Greencastle property owners will receive some of the money they paid in stormwater management fees back by Sept. 30.

The rebate was one of a number of decisions related to the stormwater fund and utility made Monday by Greencastle Borough Council. It comes after two work sessions in June to decide how to move forward since the borough received a five-year waiver from the Pennsylvania Department of Environmental Protection for MS4 (municipal separate storm sewer system) sediment reduction requirements related to Chesapeake Bay cleanup efforts.

About $626,7000 was collected before the stormwater fee was suspended and $417,908 will be returned to property owners.

The rebate total includes $60,000 that had been earmarked for a rain garden at the Lilian S. Besore Library. However, that plan was put on hold after library board representatives expressed concerns about the rain garden.

Stormwater decisions 

In anticipation of a sediment reduction project, with an estimated cost of $2 million, and to address other stormwater management needs, council created a stormwater utility and enacted the fee to support it in 2019.

The fee was based on the amount of impervious area on a property, such as roofs, driveways and sidewalks, where rainwater runoffs of instead of soaking into the ground.

The stormwater fees in both Greencastle and Antrim Township were suspended late last year as leaders of both municipalities decided at a joint meeting they wanted more information concerning the cleanup mandates from DEP. The Borough of Greencastle subsequently applied for and received the five-year waiver.

The difference between the amount collected and the amount being rebated will be used for the operation of the stormwater utility, including work like infall replacement.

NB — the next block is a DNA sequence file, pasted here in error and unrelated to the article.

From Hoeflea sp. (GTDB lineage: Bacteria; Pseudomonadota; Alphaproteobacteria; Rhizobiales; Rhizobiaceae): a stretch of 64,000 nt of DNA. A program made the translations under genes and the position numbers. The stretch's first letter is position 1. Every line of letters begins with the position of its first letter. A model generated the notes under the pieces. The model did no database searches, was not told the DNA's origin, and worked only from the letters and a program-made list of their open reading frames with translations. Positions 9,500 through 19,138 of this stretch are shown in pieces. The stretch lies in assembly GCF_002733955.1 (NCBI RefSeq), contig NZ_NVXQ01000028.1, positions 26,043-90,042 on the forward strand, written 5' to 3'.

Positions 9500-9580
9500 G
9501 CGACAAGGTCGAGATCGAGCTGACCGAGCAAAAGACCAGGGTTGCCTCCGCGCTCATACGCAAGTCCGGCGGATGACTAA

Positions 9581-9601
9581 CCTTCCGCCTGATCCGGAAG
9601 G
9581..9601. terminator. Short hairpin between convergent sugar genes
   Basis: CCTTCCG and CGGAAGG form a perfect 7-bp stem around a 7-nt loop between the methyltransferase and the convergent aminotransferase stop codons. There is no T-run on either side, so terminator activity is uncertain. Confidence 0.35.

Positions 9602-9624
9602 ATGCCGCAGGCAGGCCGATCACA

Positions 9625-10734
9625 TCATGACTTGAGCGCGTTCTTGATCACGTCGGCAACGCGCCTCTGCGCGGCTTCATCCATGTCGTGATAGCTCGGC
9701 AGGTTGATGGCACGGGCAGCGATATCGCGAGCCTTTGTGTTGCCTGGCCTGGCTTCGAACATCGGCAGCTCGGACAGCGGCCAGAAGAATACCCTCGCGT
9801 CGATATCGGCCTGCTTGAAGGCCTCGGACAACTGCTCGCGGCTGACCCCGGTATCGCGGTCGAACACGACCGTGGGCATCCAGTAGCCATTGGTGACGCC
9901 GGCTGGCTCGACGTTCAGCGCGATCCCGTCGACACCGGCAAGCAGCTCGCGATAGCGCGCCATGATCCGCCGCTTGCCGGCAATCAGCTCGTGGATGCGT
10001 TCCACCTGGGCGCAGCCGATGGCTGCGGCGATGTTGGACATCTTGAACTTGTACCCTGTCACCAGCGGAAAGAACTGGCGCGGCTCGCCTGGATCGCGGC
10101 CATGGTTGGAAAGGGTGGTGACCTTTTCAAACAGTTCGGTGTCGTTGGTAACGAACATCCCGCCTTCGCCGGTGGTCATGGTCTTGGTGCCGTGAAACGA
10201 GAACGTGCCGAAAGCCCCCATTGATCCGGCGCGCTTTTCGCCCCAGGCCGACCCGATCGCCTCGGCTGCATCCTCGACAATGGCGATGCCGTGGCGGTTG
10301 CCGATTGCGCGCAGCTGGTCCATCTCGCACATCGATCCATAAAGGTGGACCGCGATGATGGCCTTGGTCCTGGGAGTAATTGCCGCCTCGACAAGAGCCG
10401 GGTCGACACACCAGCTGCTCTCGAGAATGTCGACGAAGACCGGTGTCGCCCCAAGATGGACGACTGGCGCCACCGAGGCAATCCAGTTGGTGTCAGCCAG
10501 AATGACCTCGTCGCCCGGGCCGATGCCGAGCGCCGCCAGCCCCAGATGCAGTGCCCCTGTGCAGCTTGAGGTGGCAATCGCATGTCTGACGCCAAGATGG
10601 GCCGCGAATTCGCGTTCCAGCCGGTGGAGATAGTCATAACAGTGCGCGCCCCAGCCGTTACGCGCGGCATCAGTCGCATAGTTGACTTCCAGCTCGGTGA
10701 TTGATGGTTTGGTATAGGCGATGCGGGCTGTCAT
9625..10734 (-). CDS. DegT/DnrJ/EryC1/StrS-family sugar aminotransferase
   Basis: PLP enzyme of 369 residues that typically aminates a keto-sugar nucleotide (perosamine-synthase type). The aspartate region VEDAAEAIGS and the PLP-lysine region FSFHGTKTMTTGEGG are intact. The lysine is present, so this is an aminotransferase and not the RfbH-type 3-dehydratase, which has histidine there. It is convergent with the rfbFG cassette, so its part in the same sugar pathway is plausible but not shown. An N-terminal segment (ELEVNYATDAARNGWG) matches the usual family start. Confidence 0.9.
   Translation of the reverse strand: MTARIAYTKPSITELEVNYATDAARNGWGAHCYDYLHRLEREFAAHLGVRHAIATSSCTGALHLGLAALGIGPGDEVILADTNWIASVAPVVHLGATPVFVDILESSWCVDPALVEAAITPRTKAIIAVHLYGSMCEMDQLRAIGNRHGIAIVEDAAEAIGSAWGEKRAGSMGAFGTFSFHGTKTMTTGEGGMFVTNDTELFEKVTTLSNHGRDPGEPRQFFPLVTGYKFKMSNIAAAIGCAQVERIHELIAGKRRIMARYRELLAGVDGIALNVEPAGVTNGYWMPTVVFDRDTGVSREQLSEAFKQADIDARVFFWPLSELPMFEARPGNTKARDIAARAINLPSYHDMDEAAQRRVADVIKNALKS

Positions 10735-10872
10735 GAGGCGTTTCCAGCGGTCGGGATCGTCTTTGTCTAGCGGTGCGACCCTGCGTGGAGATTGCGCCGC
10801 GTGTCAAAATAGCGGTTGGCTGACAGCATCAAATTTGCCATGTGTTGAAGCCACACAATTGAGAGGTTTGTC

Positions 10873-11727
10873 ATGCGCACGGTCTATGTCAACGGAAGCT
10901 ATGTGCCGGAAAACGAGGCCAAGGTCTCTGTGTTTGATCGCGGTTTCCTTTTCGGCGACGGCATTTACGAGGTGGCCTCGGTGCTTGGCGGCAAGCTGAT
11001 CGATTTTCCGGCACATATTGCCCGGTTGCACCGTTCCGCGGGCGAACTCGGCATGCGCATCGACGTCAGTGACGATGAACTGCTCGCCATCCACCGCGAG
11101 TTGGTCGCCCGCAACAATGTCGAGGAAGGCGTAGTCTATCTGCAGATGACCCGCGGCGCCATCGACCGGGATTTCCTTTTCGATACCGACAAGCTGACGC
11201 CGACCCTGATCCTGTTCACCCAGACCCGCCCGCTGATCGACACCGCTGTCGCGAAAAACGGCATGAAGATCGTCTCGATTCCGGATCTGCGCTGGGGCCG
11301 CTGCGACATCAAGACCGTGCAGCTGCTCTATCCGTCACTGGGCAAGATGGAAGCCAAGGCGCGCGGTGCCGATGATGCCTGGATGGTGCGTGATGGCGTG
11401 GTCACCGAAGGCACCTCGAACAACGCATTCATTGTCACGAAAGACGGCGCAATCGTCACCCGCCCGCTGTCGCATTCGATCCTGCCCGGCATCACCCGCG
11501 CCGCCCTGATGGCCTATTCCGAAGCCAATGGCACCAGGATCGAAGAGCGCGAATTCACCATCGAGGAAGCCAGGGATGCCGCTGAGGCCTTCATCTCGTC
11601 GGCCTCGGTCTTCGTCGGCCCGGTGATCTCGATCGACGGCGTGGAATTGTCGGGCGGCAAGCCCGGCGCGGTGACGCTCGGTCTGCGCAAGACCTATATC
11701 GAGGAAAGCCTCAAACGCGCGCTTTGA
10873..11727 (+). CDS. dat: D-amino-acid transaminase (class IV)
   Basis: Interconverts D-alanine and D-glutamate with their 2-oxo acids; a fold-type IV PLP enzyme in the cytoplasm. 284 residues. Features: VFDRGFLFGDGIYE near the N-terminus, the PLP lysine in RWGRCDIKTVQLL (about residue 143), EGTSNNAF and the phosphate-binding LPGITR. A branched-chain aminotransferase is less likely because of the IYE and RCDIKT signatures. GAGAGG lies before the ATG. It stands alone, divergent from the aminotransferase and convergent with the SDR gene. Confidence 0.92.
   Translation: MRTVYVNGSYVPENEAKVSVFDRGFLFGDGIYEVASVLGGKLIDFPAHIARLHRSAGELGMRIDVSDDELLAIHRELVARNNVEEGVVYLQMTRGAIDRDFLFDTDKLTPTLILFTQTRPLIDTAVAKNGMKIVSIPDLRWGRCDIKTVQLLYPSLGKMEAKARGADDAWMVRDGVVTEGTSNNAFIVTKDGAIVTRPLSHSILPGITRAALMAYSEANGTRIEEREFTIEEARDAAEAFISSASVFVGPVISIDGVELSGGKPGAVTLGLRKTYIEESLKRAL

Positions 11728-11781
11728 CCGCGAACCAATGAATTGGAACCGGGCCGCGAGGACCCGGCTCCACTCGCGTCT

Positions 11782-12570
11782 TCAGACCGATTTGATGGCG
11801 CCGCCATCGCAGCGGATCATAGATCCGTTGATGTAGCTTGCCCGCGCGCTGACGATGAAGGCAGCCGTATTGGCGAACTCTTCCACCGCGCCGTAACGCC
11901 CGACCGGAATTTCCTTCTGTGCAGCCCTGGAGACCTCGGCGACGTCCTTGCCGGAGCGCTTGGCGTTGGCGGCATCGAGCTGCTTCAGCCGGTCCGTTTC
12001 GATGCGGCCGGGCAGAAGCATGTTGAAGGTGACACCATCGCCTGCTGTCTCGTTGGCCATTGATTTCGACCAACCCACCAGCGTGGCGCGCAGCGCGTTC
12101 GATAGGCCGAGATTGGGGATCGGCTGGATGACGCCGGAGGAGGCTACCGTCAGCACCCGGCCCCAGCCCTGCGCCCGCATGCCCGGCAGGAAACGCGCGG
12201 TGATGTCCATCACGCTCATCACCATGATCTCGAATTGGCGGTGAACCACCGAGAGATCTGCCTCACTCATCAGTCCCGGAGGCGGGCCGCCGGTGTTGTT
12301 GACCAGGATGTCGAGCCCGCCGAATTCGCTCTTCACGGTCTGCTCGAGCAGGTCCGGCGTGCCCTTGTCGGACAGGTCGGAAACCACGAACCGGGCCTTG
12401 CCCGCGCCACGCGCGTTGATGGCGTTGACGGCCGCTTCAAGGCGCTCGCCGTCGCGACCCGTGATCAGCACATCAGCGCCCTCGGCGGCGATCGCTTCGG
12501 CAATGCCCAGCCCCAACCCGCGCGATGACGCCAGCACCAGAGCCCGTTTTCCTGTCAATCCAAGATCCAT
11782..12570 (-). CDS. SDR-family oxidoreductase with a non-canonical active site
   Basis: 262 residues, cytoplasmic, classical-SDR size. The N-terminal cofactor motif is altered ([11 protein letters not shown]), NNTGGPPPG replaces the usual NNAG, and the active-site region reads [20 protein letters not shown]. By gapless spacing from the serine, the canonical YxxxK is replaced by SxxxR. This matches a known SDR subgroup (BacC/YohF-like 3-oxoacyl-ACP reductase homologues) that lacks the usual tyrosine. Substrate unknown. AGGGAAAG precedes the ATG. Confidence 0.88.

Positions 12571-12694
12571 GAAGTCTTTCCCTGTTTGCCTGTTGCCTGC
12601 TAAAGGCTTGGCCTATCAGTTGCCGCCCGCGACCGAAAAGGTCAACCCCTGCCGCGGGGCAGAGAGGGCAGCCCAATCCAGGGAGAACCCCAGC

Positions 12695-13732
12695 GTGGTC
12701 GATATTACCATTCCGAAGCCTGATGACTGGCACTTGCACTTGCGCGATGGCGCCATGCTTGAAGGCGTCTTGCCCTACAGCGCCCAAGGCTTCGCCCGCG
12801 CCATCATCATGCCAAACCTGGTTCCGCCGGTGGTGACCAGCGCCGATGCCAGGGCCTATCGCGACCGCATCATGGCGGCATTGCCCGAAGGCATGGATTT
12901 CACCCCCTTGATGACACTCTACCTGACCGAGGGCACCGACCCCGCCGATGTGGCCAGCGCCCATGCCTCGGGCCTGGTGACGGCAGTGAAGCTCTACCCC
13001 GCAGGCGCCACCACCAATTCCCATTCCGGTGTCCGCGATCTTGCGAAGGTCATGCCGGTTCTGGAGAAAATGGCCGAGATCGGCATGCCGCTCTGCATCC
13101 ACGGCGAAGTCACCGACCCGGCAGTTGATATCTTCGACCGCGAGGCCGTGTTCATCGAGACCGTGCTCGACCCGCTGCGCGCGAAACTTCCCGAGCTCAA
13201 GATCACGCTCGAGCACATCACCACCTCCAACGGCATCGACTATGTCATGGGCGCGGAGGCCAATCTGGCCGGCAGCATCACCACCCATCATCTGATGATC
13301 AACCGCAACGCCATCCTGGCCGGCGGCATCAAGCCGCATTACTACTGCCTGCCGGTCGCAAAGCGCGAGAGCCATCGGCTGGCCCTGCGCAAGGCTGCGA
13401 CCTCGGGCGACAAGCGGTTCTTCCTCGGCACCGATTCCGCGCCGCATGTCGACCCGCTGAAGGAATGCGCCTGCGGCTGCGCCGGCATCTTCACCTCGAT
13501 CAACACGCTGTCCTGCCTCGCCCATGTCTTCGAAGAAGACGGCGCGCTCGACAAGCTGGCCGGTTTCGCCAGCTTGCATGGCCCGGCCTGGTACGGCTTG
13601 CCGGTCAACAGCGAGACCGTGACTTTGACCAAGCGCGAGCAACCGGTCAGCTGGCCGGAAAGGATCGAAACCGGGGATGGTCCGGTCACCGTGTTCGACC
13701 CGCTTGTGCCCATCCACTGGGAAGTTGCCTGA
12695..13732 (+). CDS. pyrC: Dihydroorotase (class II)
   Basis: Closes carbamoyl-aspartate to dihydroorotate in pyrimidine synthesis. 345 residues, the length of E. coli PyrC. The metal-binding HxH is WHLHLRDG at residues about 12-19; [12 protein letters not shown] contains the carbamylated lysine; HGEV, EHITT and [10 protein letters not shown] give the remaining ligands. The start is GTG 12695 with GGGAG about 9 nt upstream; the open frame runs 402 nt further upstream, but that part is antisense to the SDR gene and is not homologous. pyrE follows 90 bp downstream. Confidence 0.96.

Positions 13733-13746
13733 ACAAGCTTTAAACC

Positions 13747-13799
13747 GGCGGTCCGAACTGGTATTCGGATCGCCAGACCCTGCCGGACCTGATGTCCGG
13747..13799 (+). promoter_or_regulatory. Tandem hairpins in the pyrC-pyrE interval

A reduced fee will be reinstated for the fourth quarter of this year, with billing in January 2021. The amount will go from $5.36 per 100 square feet of impervious area to $1.83 per 100 square fee of impervious area.

It will take time to process about 2,000 rebate checks, which will be done in order from the highest amount paid to the lowest.

Other actions taken in relation to stormwater management Monday:

The public facilities committee will look at the viability of a project to address flooding in the eastern part of town, including Baltimore Street and the Orchard development. Staff will make recommendations about getting a new engineer with expertise in stormwater management. The borough will pursue future MS4 waivers and, if possible, exemption from MS4 requirements indefinitely.

Library rain garden 

The rain garden at the library will be part of the review of eastern area stormwater management by the public facilities committee as a result of questions from the library board at the meeting.

The library was not involved in the design of the rain garden, according to Bud O'Mara, board member and treasurer. He said the first time members of the board saw design plan for the rain garden was when it appeared in the Echo Pilot, which was in January.

"It just simply got out of hand, we haven't been talking to each other," said O'Mara, who later added COVID-19 "threw everything off."

Lorraine Hohl, who became borough manager in October 2019, said she did not know the rain garden had not been fully discussed with the library and agreed COVID impacted communication.

The library's plan for a courtyard and parking lot project was approved in 2017 and the project was completed last year. A bioretention pond is included in the plan.

At the time, the borough wanted to run a stormwater pipe on the library property from Linden Avenue to Ridge Avenue.

The library board gave the easement for $1, in return asked the borough to take care of the bioretention requirements and has a memorandum of understanding signed by former Borough Manager Eden Ratliff.

The borough is obligated to design, develop and install a bioretention pond, O'Mara said.

However, the proposed rain garden goes beyond the scope of the bioretention requirements and would take up 75 percent of the land adjacent to Linden Avenue purchased by the library for $150,000, O'Mara said.

"We felt like we didn't know what was going on and it was going to be voted on," said Dana Divelbiss, a member of the library board. "Of course, we want to cooperate, that's why we came."

The $60,000 designated for the rain garden will be part of the stormwater fee rebate. The total project cost is $110,000 and the borough received a $50,000 grant from the Pennsylvania Department of Community and Economic Development. The grant money is available until 2022, according to Hohl.